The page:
Ticket To Ride
If a train left Pittsburgh traveling 45 miles per hour going west and another train left Hawaii traveling 65 miles per hour going east, when would they meet? Unless the train from Hawaii has wings and flies like the one in Back to the Future 3….they won’t. Oh how I hated those problems in high school…luckily, you don’t have to deal with that chapter of math when you play Ticket to Ride.
In Ticket to Ride, players will be playing cards and laying down trains in between cities in order to make connections. As connections are made, players earn victory points. Players will also be given ticket cards that list two cities, which are usually a good distance from each other. Players receive bonus victory points for completing these routes and lose points if they fail to do so during endgame scoring. The object of the game is to have the most victory points after it is all said and done.
Boards – The board is a map of the USA with cities listed on it. In between those cities are rectangular spaces that may or may not be filled with colors. Along the outside of the board is the scoring track.
Trains – These plastic trains help players keep track of what connections were made during the game.
Train Cards – These cards have colors on them, which are played to lay down trains onto the board and make connections.
Ticket Cards – These cards have routes on them, consisting of two cities and a point value. Players will be attempting to make the connections listed on these cards in order to score bonus points.
Scoring Tokens – These tokens are placed on the scoring track so that players can keep track of their score during the game.
Setup & Gameplay
Players pick a color and are given a bag of plastic trains, a scoring token, four train cards, and three ticket cards. Players then look through the ticket cards and can choose to discard one if they wish. Five train cards are drawn from the deck face up and are placed on the table as a pool to use during the game.
On a player’s turn, they may do ONE of the following:
A) Draw two train cards. You can draw one from the deck and one from the face up pool of train cards, you can draw two from the deck, or two from the face up pool. It’s important to note that should you pick up a wild card from the pool, you will not be allowed to draw a second card.
B) Draw three ticket cards. You decide which ones you wish to discard, if any, but must keep at least one.
C) Play cards to make a connection. To place your trains between two cities, you have to play the exact number of train cards from your hand of that color that connects the two cities. If there are five red rectangles between Pittsburgh and New York, for example, you’d need five red cards to place your plastic trains on those rectangles to make the connection. After this is done, move your scoring token up the appropriate amount on the scoring track. The cards you play are discarded.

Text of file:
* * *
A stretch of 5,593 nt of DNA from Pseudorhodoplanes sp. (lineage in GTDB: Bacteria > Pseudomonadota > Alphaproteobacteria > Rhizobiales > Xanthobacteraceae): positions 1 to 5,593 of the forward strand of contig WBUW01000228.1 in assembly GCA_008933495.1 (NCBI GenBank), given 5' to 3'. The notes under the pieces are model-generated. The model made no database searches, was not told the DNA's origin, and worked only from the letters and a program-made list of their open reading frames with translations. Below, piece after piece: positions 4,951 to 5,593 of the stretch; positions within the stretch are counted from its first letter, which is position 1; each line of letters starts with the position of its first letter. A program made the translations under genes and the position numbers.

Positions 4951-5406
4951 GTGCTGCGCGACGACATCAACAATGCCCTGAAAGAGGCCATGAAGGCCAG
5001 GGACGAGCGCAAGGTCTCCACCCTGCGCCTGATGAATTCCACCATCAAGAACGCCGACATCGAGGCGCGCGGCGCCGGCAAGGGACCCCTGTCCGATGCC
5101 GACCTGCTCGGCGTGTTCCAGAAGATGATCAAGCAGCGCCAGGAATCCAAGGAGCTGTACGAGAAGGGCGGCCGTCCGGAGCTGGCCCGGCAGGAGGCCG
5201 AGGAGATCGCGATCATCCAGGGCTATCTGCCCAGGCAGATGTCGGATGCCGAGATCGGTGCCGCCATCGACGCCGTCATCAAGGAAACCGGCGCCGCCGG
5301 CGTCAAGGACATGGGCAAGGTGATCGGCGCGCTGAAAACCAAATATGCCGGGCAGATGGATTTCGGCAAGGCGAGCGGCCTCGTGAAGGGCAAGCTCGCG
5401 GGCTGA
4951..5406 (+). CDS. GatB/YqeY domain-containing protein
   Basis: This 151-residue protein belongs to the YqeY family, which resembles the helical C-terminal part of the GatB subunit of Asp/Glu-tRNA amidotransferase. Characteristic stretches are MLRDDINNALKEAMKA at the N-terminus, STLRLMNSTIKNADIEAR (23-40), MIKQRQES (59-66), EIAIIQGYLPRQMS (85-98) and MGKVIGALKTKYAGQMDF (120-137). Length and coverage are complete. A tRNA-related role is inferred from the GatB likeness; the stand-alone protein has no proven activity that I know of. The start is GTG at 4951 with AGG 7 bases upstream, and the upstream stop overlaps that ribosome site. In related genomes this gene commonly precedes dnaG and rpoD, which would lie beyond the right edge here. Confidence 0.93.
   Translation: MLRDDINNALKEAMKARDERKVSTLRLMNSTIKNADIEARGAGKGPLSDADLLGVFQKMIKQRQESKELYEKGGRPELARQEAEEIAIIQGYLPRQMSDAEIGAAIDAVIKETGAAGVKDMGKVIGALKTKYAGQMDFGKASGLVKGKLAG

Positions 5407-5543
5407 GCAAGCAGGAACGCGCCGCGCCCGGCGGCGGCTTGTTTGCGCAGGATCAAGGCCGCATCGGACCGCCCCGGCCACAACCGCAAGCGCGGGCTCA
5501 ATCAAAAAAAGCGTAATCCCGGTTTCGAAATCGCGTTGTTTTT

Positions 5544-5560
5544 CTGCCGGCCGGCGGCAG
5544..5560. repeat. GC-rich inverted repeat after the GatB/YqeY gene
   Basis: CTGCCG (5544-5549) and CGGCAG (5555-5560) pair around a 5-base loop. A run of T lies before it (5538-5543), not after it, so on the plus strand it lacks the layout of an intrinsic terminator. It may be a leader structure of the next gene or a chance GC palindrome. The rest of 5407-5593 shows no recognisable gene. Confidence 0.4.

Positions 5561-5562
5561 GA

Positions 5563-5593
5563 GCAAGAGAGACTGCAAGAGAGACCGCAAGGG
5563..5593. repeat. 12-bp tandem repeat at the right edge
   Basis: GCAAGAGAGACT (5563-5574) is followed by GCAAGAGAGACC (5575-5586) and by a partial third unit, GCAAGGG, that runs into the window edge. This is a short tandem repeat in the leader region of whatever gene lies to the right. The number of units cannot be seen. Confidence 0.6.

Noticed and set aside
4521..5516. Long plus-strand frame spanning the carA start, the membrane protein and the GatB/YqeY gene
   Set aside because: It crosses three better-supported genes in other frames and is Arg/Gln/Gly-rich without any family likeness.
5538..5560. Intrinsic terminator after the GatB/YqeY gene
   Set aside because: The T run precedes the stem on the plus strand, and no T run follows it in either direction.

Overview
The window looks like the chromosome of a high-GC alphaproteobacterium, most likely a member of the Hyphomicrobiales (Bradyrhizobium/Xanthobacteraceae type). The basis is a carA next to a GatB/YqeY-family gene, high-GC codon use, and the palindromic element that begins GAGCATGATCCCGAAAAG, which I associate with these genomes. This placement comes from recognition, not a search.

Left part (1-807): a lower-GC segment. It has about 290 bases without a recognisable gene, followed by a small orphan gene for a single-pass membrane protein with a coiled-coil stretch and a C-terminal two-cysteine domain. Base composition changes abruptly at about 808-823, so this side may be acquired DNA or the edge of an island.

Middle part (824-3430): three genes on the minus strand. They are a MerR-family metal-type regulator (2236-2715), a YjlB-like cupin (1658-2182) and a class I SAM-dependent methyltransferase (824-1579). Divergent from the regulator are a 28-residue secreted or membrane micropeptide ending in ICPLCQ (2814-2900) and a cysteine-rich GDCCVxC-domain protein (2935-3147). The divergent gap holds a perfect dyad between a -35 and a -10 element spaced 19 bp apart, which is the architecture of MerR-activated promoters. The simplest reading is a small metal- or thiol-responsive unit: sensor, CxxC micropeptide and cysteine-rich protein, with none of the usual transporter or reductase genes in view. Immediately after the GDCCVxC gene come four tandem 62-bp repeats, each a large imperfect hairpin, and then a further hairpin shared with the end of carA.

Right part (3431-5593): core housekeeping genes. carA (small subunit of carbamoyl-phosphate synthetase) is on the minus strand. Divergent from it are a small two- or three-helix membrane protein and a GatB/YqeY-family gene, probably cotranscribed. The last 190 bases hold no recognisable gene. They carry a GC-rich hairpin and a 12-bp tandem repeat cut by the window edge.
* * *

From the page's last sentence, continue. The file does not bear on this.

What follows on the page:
When one player has two or less trains in his bag, one more turn is played by all of the players and the game ends. Players show their ticket cards and add victory points for every connection made and subtract victory points for every connection not made.
Editor’s Note: The above is simply an overview and doesn’t cover all of the rules in detail.
The average game plays out the same way ninety-nine percent of the time…draw train cards…draw train cards…make a connection and score points…draw train cards…draw train cards…make a connection and score points…draw train cards…draw train cards…draw train cards…etc. Players will sometimes draw ticket cards if they feel that they can make the new random connections the cards task them with before the game is over, but doing this is optional.
Ticket to Ride is a great game for kids and adults alike, despite its repetitiveness. The gameplay is fairly simple and turns go smoothly…that is…all you’re doing is either drawing to match like colors or placing like colors on the board to make connections. You aren’t managing stocks or trying to figure out if the D-20 you rolled entitles you to a critical hit because someone else played an interrupt card. For this reason, everyone in the house (with the exception of the person who hates board games) enjoys playing this game. The thirteen year old says that this is her favorite game to play, because it is “fun.” The ten-year old enjoys the whole “train theme” and making connections.
As for me, I enjoy it because of the strategy element. If I see one of the kids trying to make an obvious connection between two distant cities, for example, I may decide to make my own connections to block them. Players can’t make connections over someone else’s, meaning they have to make detours if they really wished to continue to make their original connection. Some city routes have dual connections to combat this. I enjoy the strategy of placing connections based on what my ticket cards require me to do without making it too obvious. Rather than form a long chain of trains, I’ll place a connection here and a connection there so that my route isn’t obvious until it is almost complete. By then, it’s usually too late for anyone to block me.
I highly recommend you give this a try, especially if you are looking for something new to play on family game night.
Editor’s Note: The pictures are old and do not represent my usual quality content…please be patient as I will eventually replace them as time permits.
Final Verdict: 10/10